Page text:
Larry Magid: Federal Appeals Court Strikes Down FCC’s Net Neutrality Rules
SAN FRANCISCO (KCBS)—A federal appeals court in Washington has struck down the Federal Communication Commission’s (FCC) net neutrality rules, but what does it mean for the consumer?
What the FCC tried to do was to create a level playing field so that nobody could pay their way to a faster connection or a faster delivery. That doesn’t mean you can’t pay more for example to pay for the Internet connection at home.
What it does mean though, is say for instance that you’re a company like Facebook or Netflix and you want your traffic to get through to consumers faster than other people’s. The court ruling allows you to do that because there is no net neutrality.
So if someone is a startup and doesn’t have the extra money to spend, their data may come in slower than the bigger companies like Facebook or Netflix.
The net neutrality people would argue that startups and larger companies should be on a level-playing field, but then you have companies like Verizon, AT&T who will say that they’ve spent billions on infrastructure and should be able to charge companies like Netflix to re-coup on their investment. They argue higher fees for companies that want their data to go through faster.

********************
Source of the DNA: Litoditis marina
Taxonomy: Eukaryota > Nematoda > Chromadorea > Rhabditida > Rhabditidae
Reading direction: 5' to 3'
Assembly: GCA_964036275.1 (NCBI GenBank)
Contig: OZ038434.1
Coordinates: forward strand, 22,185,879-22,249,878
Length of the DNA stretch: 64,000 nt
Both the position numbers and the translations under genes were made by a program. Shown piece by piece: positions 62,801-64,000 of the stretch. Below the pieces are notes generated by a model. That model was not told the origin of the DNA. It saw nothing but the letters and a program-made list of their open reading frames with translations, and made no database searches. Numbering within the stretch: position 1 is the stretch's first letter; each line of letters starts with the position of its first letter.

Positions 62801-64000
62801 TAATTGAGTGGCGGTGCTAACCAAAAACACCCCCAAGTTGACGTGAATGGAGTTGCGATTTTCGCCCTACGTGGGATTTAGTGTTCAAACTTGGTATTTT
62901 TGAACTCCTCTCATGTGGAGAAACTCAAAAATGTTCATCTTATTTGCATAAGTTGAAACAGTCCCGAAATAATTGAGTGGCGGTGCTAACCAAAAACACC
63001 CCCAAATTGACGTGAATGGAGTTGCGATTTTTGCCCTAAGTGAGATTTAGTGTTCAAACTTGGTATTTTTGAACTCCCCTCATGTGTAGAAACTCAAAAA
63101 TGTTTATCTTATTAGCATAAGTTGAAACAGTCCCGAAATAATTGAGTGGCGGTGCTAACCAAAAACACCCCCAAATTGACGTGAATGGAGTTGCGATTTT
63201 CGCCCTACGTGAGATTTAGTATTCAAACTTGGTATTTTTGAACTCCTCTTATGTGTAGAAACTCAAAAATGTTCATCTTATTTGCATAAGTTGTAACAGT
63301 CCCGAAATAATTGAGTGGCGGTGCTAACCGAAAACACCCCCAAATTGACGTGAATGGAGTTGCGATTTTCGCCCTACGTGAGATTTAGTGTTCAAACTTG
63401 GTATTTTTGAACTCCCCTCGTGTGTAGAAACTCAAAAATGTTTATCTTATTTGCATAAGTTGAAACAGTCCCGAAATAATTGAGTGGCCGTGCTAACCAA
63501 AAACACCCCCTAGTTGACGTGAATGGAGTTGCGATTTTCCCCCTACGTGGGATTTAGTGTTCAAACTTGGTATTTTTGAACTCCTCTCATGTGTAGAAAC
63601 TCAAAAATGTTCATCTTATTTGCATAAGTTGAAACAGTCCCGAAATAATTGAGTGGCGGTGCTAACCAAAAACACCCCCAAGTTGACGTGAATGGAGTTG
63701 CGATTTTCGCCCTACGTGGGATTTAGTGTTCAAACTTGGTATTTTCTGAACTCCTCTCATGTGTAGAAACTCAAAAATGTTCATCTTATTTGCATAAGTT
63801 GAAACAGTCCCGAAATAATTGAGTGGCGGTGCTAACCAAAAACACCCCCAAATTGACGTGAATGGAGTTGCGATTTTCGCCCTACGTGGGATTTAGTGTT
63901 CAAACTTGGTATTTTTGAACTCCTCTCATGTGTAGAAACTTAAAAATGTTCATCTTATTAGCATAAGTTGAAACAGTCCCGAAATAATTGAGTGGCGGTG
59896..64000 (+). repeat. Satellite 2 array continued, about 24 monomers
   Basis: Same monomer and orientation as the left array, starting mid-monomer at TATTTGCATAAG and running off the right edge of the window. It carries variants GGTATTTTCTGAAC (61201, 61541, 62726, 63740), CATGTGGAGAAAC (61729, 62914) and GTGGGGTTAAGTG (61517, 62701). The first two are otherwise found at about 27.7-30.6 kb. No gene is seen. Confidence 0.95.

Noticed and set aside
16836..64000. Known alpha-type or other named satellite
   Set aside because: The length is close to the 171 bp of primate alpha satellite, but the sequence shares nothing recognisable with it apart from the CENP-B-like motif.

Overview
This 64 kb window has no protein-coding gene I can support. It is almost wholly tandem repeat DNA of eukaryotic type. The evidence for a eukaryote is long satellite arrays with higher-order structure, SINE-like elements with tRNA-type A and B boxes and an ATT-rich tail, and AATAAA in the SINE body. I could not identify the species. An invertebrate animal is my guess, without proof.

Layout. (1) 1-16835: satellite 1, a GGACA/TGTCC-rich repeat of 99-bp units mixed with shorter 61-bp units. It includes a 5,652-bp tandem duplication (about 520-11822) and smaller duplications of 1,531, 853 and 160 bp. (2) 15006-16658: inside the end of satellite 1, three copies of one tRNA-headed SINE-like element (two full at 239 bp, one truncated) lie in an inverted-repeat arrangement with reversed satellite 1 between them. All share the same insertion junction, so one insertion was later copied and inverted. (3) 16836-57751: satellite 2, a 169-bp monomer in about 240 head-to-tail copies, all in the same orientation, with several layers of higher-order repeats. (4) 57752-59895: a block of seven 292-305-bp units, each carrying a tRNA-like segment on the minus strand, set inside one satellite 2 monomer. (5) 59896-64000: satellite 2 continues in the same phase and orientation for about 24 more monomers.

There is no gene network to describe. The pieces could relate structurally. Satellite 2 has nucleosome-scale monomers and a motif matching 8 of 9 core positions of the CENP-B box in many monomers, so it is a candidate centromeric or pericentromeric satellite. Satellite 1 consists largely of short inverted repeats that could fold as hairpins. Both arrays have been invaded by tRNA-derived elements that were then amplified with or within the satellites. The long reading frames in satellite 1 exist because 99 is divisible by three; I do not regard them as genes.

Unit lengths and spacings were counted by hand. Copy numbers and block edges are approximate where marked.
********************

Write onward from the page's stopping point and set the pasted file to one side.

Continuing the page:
But this is far from over and I’m sure it will go to the Supreme Court. This is a very important issue that affects the future and how we will pay for the Internet and who gets to have access to these high-speed connections.
I even received an email of concern from Rep. Anna Eshoo (D-CA) who represents the heart of Silicon Valley, about whether or not this ruling could in fact create a bifurcated internet; meaning a fast connection for big companies and a slower version for startups and others without the money to get the preferential treatment.
When it comes to the consumer it could mean a few things. On one hand it could mean faster connectivity for services we pay for like Netflix, but it could also hurt innovation on the Internet, making it more difficult for startups to get their footing. Ultimately that would be a problem for consumers.
(Copyright 2014 by CBS San Francisco. All Rights Reserved. This material may not be published, broadcast, rewritten, or redistributed.)